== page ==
Jan 9, 2020
iKyozumiko (All reviews)
Let me begin by admitting that Hyouka is by far one of my favorite series in anime. And while many say that the artwork in the show is one of its best aspects, it is truly seen in its original novel series that that is clearly not the case, and bluntly, it isn’t even needed.

I will refrain from an elaborate review of the first few volumes since KyoAni produced a spectacular adaptation. But for formal review sake, I would simply like to state that these chapters do a wonderful job introducing our beloved characters, and giving life to our favorite Classics Club. Oreki is the same as always and Chitanda is as curious as to her anime counterpart.

However, now the question is how well does the story continue? What have we not seen under the precision and beauty of KyoAni’s production? Well to put simply, it’s the same quality of substances that viewers have already experienced in Hyouka(2012). Currently, there are only two additional volumes that are not part of the animation (except for one chapter about Ogi-sensei and the helicopters).

The first additional volume, or volume 5, is an arc where the Classics Club members are now second years. They attempt to recruit more members and stumble upon an underclassman that seems interested initially. However, her interest suddenly changes and tension is caused between Chitanda and this new character. Oreki utilizes his power of deduction, as he does, to find the reason for her sudden change of heart. These chapters were an interesting read. It gave us a shake up in the cast as well as an entertaining chance to imagine Oreki in his prime environment, the school marathon.

However, what I truly enjoyed was volume 6. Although there is still a slim chance, I still feel disappointed that I probably won’t be able to experience these chapters in an animation form. For an extremely concise summary, these chapters basically dive deeper into our club members (all except for Satoshi - but he already had that Valentine chapter so it’s all good). It gives the spotlight for Ibara and her manga, Oreki and his motto, and Chitanda and her future. While these chapters are episodic, as viewers of Hyouka can expect, it is written superbly, emotionally intriguing, and simply made as a sign of love for the characters.

Throughout the series, we get to see Oreki use his logic in these so-called mysteries that many could argue to be futile or obvious. But what I learned from Hyouka and continue to agree with after reading these two volumes, is simply that the beauty of this series is not in the detective work. The true gem is found within our four curious characters (some more curious than others), their bond, and their ever so subtle development as they enjoy their rose-coloured high school life.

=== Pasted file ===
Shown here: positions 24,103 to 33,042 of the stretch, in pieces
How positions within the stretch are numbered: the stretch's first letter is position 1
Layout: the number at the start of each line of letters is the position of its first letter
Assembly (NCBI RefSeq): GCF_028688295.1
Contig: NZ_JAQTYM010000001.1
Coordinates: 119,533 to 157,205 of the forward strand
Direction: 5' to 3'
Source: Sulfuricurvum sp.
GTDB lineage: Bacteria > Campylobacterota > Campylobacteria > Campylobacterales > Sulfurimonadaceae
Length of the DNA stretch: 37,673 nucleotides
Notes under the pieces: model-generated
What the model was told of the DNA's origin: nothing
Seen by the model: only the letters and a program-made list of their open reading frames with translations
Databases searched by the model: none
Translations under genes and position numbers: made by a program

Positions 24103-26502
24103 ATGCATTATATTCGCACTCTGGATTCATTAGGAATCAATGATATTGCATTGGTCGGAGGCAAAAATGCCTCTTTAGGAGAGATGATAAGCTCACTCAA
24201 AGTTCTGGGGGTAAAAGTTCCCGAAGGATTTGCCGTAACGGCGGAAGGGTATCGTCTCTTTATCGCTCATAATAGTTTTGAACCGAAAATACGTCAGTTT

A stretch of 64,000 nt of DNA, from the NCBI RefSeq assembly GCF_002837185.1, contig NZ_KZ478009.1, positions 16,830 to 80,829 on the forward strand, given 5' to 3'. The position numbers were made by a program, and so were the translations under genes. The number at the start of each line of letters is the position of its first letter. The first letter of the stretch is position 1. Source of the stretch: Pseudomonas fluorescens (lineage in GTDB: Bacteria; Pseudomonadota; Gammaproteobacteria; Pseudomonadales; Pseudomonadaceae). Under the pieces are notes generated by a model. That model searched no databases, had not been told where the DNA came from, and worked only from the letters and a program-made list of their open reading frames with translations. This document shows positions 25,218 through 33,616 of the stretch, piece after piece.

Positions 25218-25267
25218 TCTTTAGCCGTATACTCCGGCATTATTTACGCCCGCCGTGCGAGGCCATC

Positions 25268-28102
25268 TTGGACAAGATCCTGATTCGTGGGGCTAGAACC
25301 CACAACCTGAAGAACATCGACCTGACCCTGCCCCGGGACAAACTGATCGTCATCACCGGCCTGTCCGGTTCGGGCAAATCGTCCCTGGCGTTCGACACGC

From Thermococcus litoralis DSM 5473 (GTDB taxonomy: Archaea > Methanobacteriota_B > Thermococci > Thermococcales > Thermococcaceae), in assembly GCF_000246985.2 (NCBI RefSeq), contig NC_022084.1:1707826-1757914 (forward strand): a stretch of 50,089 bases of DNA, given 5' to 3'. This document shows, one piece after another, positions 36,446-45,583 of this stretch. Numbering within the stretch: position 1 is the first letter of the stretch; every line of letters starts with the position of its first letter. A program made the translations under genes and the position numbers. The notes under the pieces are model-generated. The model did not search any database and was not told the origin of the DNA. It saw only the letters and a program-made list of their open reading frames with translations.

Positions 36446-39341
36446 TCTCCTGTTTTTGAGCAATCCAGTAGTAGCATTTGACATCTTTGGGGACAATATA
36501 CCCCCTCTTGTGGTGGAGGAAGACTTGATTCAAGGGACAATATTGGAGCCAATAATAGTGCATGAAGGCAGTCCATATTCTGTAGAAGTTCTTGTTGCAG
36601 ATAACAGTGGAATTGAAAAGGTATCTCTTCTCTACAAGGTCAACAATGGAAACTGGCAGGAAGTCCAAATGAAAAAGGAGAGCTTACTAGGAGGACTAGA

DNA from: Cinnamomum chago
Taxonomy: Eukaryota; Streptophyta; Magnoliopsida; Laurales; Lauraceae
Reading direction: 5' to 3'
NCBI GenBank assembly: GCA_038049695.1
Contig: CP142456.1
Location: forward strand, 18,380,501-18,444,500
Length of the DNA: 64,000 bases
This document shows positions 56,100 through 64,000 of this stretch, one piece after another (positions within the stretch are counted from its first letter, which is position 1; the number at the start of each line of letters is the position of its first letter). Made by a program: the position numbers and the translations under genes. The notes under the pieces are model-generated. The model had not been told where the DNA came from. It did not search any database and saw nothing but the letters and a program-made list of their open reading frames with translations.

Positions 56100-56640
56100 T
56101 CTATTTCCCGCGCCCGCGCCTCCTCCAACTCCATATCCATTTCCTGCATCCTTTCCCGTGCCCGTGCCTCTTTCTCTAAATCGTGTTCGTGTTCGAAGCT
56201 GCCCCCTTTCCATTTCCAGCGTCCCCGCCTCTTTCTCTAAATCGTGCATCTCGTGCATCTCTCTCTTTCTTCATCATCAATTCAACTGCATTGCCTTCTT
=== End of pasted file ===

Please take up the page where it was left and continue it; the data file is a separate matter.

Perhaps I’m being biased. Perhaps the translators deserve the credit by providing improvements, obvious or subtle, to the story (I will never know if this is the case). Perhaps it is naive for me to say that there isn’t anything else like this series in the world (partly because one could say this for any piece of art that hasn’t been struck with copyright infringements, or partly because my experience in (light)novels is meager compared to those who can proudly say they are experienced in this medium).


But perhaps Yonezawa created a series that is actually as magnificent as I believe it to be... yeah, I prefer that one. And if it is true, it gives merit to my review. But alas, since this is a subjective review, as all reviews perhaps are, I believe that my opinion on Oreki’s quasi-idyllic life could be valid and/or useful to other readers who might have stumbled upon this wonderful series, no matter which “Perhaps…” is true.

Although what I’m about to say is unfortunately derived from my pessimistic expectations of Yonezawa, I genuinely hope for the continuation of this wonderful series. Maybe this series was just something for fun. Maybe this series was just a lucky break. But as Irisu-senpai once said, “Everyone ought to recognize their own talents… Or it would be painful to watch for those without”. But maybe the author got bored of the series, or blinded by the rose-colored life he manifested. Or maybe he is lost and is unable to see a clear path for this series to take. If that’s the case, then I give you these wings, Yonezawa, the path might be hidden in the sky. But if you respond as the innocent Chitanda said in the last chapter, “Even though I’m told I now have wings, what am I supposed to do?”, I will take one small step further than Oreki's response by providing a likely obvious answer: just keep writing. The rest is for you to sort out.